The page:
Syria hikes key price subsidy after Tunisia events

Gov't increases heating oil allowance for public workers by 72% to the equivalent of $33 a month
SYRIA MOVE: Syrian authorities sharply raised a key subsidy in a reversal of policy after Tunisias president was driven from power by unrest
By Reuters
Mon 17 Jan 2011 10:27 AM

Syrian
authorities sharply raised a key subsidy on Sunday in a reversal of policy
after Tunisia's president was driven from power by unrest over soaring prices,
unemployment and state repression.

The Syrian
government, which has been controlled by the Baath Party since it took power in
1963, announced it had increased the heating oil allowance for public workers
by 72 percent to the equivalent of $33 a month.

The
government had hitherto been slashing subsidies as it lifts bans on private
enterprise to try and repair decades of economic stagnation and draw back
capital.

In
neighbouring Jordan, the state announced a $225 million package of cuts in the
prices of several fuels and staple products including sugar and rice.

Syrian
Finance Minister Mohammad al-Hussein said the increase in the heating oil
allowance would cost the state $326 million a year, benefiting two million
public workers and retirees out of a population of 20 million.

"This
liquidity will have a positive impact on economic activity," Hussein told
Syria's official news agency.

The
government slashed heating oil subsidies three years ago, prompting an outcry
from farmers whose costs rose because the fuel is also used in transport and
agricultural pumps.

Subsidies on
fertilisers were removed last year, despite opposition from the
government-backed General Peasants Union. The agriculture minister said the
move curtailed corruption.

The
government gave out coupons worth 10,000 Syrian pounds ($217) last winter to
make up for higher heating oil prices. But a year later, the subsidy was
delayed as complaints surfaced about graft in distribution and the government
went about setting up an assistance fund specifically for the needy.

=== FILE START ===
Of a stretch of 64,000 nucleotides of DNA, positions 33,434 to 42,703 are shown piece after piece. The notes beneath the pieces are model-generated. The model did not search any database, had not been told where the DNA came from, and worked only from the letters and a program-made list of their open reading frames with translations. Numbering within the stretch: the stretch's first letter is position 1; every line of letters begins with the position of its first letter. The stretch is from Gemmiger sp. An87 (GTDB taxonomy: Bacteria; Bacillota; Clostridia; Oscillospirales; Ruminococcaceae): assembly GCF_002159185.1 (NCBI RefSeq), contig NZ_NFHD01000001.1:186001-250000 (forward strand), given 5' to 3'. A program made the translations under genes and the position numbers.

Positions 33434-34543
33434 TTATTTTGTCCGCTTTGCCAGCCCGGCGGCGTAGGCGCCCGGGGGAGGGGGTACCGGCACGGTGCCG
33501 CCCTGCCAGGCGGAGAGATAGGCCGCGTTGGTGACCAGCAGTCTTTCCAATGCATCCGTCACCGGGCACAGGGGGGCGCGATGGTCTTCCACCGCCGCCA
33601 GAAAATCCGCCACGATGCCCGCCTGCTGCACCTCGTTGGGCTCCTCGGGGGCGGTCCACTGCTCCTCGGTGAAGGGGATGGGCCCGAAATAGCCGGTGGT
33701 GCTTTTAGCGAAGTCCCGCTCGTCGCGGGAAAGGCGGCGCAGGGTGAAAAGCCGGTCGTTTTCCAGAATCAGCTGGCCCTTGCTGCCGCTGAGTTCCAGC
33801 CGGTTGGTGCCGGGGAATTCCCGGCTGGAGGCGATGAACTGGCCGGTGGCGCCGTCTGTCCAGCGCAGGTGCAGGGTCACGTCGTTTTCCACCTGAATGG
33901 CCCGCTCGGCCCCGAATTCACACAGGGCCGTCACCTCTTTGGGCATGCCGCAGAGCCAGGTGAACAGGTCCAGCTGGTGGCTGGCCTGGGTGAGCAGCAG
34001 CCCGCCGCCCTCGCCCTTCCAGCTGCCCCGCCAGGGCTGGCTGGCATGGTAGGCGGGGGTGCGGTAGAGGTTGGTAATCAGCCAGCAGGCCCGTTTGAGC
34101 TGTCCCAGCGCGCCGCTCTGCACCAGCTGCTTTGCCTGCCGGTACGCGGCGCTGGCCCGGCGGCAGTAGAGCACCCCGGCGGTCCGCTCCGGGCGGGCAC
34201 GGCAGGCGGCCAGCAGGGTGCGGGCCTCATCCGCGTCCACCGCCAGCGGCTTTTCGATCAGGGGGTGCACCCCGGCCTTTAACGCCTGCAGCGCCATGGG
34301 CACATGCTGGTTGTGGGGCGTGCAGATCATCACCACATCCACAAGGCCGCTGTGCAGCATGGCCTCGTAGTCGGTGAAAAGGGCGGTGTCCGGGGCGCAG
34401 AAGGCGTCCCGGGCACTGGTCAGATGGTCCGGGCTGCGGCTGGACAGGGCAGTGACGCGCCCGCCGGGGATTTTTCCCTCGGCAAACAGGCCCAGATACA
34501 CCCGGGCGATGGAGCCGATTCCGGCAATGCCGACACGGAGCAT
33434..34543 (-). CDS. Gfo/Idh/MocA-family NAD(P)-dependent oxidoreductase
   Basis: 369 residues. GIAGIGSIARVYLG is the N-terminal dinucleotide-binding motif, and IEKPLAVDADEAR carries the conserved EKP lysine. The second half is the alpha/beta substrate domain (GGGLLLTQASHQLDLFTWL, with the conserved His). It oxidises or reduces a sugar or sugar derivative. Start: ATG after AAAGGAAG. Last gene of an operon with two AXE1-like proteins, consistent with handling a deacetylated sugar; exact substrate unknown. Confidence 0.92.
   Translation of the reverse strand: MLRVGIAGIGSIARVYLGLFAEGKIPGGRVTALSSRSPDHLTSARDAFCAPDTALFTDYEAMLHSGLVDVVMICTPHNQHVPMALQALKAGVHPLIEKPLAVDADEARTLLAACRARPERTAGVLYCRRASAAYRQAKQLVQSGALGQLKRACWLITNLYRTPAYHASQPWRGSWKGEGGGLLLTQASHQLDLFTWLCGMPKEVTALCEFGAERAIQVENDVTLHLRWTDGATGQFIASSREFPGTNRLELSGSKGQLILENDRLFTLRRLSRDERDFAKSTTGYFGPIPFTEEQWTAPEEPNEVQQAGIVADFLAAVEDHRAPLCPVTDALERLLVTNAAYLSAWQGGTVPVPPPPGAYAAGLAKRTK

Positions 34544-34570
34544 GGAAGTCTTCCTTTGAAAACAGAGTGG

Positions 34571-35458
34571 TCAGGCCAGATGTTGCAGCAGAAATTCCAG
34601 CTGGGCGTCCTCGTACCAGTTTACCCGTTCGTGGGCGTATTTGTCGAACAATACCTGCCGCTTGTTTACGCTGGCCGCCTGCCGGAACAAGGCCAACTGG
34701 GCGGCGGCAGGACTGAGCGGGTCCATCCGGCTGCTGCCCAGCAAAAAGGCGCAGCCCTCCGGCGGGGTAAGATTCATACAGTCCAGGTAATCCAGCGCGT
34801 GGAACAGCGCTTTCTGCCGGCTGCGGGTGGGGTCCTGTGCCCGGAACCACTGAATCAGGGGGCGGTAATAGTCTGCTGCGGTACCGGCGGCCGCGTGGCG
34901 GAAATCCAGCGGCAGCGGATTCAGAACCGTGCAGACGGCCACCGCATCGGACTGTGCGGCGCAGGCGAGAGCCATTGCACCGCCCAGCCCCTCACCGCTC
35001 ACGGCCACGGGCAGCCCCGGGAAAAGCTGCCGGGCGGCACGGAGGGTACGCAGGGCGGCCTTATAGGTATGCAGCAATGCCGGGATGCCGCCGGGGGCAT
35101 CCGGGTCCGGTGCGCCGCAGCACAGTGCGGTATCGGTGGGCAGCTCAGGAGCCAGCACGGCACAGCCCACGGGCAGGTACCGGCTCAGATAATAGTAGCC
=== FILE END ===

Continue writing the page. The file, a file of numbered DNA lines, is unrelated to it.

Many could
not afford to wait. In areas bordering the occupied Golan Heights, forests are
being cut down illegally as people switch to cheaper wood-fired stoves,
witnesses say.

Economic
policy is a rare area where public criticism has been traditionally permitted
in Syria. But debate was curbed in recent years and independent figures who
faulted policy and graft were jailed on charges of "weakening national
morale".

In its scant
coverage of events in Tunisia, Syria's state-run media have focused on the
disorder since President Zine al-Abidine Ben Ami's flight to Saudi Arabia.

The al-Watan
newspaper said in an editorial on Sunday that Ben Ali was toppled because he
was too close to the West.

"The
guarantor of stability is people sticking with their leadership. This is the
experience of Syria, whose leadership has been always on the side of the
aspirations of the people," the newspaper remarked.

But
government officials have acknowledged that the gap between rich and poor has
widened in Syria. Unemployment is officially around 10 percent, while
independent estimates put the figure as high as 25 percent.

Experts say
drought and mismanagement of water resources have hit large areas of eastern
Syria, which produces all of the country's 380,000 barrels per day of oil, and
deepened poverty.

Since
violent protests by minority Kurds in 2004, Syrian authorities have stressed
that stability is their priority, pointing to solid economic growth figures,
the limited impact of the global financial crisis on Syria, and a state that
still provides free education and health care.

The
International Monetary Fund expects Syrian inflation to remain steady at 5
percent this year, with economic growth rising slightly to 5.5 percent.

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